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Goats sitting in goat paddock.
Our goats are outside and in the pasture every day.

Welcome to Honey Creek Creamery’s century farm and goat dairy.

Honey Creek Creamery Inc. officially became a certified dairy in 2010. Sharon handcrafts the goat milk gelato and farmstead cheese. George is alfalfa producer extraordinaire, and daughter, Paige, wins hearts as tour operator.

Bunkhouse Creamery

 

 

A 100 year old bunkhouse was renovated into the milk parlor and processing plant. On our 127 acre Century farm, we grow non-gmo alfalfa to feed our goats and pasture-raised cows. Since we grow our own feed, we know it is organic and pride ourselves on small batch, high quality products. We welcome you to experience our fresh goat milk products’ mild flavor derived from Loess Hills vegetation and enhanced by seasonal, local organic herbs and fruit.

 The Farm

Sharon got her first goats while in Colorado in the 1990s, mainly as hiking companions (and for comic relief). In 1999, we bought George’s great grandfather’s farm established in 1891 and moved to Iowa.

About Our Goats

Alpines and Saanens are the main breed of goats that we have. Often we cross breed them with Nubian goats to get the best of both breeds — higher fat content and more quantity. Mamas are bred in autumn — we attempt artificial insemination to improve the quality of the herd. The herd is about 40 strong for the 2017 season. Only about one-half of these are milking goats– the rest are babies and fixed boys (wethers) kept as hiking buddies and for weed management on the farm.  Our business is seasonal typically going from April – November since we follow the natural cycle of the goats with babies born in the spring.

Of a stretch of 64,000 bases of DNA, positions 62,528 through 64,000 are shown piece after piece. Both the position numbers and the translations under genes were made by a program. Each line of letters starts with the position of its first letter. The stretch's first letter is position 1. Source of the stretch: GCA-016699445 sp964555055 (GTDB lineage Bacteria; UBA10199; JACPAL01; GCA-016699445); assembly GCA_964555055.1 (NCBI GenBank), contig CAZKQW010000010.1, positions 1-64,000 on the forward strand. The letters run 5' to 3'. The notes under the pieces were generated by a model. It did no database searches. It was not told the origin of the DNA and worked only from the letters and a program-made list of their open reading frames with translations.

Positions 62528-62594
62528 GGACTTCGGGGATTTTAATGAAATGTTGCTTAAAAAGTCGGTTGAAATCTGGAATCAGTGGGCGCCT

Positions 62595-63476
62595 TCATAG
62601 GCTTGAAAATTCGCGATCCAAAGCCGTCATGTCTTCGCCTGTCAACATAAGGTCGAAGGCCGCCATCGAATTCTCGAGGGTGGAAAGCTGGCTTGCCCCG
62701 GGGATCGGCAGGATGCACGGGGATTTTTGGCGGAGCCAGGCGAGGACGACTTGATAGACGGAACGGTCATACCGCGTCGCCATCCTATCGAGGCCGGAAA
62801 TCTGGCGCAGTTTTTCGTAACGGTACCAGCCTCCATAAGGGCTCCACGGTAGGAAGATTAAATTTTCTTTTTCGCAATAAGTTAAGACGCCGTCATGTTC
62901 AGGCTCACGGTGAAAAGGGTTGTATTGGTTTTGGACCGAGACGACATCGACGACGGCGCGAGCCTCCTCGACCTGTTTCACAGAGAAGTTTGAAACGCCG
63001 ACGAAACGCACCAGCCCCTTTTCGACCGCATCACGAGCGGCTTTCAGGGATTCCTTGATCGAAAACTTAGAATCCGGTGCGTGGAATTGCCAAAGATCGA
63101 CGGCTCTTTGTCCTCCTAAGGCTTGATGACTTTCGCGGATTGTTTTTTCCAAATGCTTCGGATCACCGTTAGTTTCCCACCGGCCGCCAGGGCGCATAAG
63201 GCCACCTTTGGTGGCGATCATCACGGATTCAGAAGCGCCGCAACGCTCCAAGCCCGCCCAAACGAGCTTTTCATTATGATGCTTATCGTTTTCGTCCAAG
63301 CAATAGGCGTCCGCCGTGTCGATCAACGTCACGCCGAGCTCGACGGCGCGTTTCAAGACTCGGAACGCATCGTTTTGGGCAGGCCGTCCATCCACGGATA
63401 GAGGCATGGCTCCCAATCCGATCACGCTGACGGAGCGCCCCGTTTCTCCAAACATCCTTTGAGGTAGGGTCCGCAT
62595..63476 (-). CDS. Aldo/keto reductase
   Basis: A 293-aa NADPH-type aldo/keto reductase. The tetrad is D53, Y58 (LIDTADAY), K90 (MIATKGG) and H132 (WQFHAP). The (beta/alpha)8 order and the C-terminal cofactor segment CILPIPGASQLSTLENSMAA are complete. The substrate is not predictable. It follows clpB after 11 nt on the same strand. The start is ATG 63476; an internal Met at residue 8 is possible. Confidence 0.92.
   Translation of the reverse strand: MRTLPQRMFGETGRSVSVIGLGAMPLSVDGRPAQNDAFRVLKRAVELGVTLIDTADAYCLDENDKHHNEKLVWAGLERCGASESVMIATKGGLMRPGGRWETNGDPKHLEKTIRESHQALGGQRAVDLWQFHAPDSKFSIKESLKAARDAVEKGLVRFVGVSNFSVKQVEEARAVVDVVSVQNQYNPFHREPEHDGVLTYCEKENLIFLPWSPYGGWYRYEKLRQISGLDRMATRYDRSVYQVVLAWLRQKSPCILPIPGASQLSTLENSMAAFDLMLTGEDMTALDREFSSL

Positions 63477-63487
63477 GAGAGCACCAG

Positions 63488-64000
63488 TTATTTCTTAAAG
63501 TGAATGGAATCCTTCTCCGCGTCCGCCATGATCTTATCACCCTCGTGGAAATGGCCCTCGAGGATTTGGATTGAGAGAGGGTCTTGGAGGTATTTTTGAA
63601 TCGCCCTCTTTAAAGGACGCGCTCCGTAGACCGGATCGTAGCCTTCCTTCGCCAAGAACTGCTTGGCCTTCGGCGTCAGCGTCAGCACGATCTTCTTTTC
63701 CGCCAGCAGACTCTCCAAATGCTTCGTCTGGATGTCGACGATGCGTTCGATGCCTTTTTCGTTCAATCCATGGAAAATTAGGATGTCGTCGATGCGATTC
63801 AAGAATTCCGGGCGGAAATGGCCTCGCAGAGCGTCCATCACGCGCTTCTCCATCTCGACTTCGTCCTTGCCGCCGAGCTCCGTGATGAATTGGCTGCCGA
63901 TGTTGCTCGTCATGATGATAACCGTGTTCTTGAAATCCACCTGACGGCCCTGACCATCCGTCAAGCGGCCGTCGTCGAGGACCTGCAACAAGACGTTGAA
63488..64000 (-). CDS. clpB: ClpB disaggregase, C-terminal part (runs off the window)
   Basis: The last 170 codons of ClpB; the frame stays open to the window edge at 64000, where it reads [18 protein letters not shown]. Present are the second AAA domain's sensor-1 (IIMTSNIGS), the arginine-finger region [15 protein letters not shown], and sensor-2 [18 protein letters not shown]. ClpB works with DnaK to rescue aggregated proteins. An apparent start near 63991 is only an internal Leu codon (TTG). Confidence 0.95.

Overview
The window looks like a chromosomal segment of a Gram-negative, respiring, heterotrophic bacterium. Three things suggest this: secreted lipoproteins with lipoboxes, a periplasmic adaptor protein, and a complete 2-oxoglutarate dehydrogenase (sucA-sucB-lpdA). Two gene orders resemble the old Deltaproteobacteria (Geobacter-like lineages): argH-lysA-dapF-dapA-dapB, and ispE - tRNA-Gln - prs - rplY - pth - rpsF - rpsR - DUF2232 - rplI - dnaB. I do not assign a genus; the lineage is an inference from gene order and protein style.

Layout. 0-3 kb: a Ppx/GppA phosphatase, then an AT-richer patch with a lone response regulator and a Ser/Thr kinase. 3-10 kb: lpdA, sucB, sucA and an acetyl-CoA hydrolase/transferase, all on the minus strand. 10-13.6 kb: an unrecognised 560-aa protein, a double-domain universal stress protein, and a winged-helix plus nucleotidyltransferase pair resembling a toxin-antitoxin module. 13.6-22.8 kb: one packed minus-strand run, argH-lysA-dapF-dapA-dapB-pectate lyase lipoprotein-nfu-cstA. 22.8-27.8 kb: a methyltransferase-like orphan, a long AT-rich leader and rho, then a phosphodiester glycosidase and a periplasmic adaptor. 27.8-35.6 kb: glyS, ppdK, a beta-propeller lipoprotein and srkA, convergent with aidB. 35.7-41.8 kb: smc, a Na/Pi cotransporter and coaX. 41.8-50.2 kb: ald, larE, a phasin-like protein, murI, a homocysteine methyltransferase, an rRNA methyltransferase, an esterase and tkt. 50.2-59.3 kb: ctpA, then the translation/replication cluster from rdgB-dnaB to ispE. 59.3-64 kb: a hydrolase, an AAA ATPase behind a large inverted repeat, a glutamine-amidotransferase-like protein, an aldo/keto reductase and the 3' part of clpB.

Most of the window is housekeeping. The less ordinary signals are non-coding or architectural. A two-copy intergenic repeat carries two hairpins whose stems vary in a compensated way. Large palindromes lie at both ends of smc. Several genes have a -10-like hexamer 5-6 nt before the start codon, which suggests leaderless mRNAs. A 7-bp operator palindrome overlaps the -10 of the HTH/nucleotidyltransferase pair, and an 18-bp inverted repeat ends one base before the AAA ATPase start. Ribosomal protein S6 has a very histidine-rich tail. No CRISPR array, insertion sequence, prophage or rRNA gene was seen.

Nubian doe with kid

We are committed to good environmental practices from raising our goats humanely, feeding organic alfalfa, maintaining clean barns and processing rooms and taking daily goat hikes to ensure goats are healthy. Our goats are free to roam 50 acres in the Loess Hills and are not confined like goats often are at larger dairies. After milking, we go on a hike and the goats stay up on the ridge and browse until about 4:00 PM when they come down on their own volition for tasty alfalfa hay. The goats are protected in the hills and at night by their Great Pyrenees and Anatolian Shepherd guard dogs, Tucker and Duchess.